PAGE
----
The SPIT Side of Optical
Margaret Chiosi, AT&T Inc. (NYSE: T) executive director for intelligent, high-speed optical networking, stressed that OSS and IT are what it takes to make the "intelligent" part come true. Human intervention leads to human errors; it's better if the network can handle control functions. "Our forte is really not IT," she said. "The more the network can do IT things, the better."
And Zouheir Mansourati, VP of technology strategy for Telus Corp. (NYSE: TU; Toronto: T), used his keynote to go on a minor rant about SPIT and OSS. "OSS has been suffering from neglect, if you like, and I think it's time to give it a bit more attention," he said.
It's a more important topic to him than 100 Gbit/s. "Everyone will have 100 Gbit/s sooner or later. I would like to hear more on the OSS side."
One key element he sees missing: a unified control plane, one with a view into the packet and optical worlds. Vendors aren't investing in such a thing, he told Light Reading after his talk.
Cooperation across the packet/optical gap will be crucial there, he said. Packet and optical companies would have to work together. Companies like Cisco Systems Inc. (Nasdaq: CSCO) are arguably on both sides, but that doesn't help, because no carrier uses Cisco for every type of technology.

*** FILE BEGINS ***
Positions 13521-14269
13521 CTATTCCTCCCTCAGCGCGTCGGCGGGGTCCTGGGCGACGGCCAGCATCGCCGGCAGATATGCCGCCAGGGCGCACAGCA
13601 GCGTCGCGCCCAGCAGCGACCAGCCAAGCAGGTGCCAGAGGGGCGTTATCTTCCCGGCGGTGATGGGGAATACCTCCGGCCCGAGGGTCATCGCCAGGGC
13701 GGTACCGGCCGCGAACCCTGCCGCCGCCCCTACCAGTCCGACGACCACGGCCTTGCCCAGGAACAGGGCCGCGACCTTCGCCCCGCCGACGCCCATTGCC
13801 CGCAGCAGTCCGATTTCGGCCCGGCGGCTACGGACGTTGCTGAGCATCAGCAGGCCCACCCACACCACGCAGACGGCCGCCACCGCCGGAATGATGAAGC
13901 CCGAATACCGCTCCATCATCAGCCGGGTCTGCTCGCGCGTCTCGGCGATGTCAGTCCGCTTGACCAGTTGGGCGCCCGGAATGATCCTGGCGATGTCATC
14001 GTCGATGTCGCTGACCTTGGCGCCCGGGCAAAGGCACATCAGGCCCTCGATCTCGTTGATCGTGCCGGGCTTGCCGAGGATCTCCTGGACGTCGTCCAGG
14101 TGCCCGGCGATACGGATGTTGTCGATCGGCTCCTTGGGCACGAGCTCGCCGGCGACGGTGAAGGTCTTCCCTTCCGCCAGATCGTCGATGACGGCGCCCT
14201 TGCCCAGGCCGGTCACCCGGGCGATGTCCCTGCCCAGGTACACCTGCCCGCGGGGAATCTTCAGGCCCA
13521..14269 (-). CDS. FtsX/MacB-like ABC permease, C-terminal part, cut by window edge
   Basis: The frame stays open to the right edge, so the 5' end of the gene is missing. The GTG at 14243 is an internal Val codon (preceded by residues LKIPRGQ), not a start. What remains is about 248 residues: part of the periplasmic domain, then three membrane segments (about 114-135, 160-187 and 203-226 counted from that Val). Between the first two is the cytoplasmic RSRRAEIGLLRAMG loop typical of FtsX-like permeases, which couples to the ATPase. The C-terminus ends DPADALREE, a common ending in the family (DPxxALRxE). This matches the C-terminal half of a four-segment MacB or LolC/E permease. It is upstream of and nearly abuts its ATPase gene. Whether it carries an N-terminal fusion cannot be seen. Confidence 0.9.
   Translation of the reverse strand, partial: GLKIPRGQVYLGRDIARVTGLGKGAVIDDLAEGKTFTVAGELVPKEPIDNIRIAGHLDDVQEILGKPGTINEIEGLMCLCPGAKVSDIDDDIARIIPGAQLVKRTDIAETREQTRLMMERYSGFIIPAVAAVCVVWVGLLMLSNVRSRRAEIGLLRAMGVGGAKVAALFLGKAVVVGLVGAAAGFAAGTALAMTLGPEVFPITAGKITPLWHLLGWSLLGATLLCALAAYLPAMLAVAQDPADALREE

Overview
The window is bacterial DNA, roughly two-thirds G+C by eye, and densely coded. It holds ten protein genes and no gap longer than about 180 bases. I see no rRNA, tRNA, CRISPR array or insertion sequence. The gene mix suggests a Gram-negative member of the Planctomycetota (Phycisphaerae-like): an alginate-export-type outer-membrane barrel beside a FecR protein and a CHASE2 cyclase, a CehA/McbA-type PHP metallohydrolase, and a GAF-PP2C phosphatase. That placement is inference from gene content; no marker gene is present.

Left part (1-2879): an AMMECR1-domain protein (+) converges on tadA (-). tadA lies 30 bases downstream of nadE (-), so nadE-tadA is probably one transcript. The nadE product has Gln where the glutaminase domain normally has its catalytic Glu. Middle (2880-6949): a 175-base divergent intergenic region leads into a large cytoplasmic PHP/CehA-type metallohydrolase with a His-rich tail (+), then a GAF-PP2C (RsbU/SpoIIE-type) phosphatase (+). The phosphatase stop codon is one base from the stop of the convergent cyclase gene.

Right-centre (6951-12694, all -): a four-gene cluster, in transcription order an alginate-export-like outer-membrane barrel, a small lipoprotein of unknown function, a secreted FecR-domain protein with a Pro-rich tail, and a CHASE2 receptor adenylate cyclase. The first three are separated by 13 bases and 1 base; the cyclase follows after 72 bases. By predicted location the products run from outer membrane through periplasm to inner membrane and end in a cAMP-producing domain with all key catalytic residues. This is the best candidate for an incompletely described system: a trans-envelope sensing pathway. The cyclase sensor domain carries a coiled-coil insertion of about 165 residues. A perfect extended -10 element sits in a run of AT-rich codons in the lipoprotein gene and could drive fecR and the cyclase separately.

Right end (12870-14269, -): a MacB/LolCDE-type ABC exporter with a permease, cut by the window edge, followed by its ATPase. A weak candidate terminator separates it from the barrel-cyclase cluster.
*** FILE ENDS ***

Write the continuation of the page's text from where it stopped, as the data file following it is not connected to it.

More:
I'd separately note that Cyan Optics Inc. and Extreme Networks Inc. (Nasdaq: EXTR) seem to have the tools for a unified control plane, but neither company is talking about doing such a thing yet. (It might be in their best interests to do so, depending on what kind of R&D investment it takes.) (See Extreme Puts Soapstone to Work and Cyan Plays God With Optical.)
Until someone starts working on the control plane that Mansourati wants, he'll come to events like ours and try to convince vendors to work on it. But he knows that's not going to be enough. "It will happen truly when service providers get together and force it," he told me.
— Craig Matsumoto, West Coast Editor, Light Reading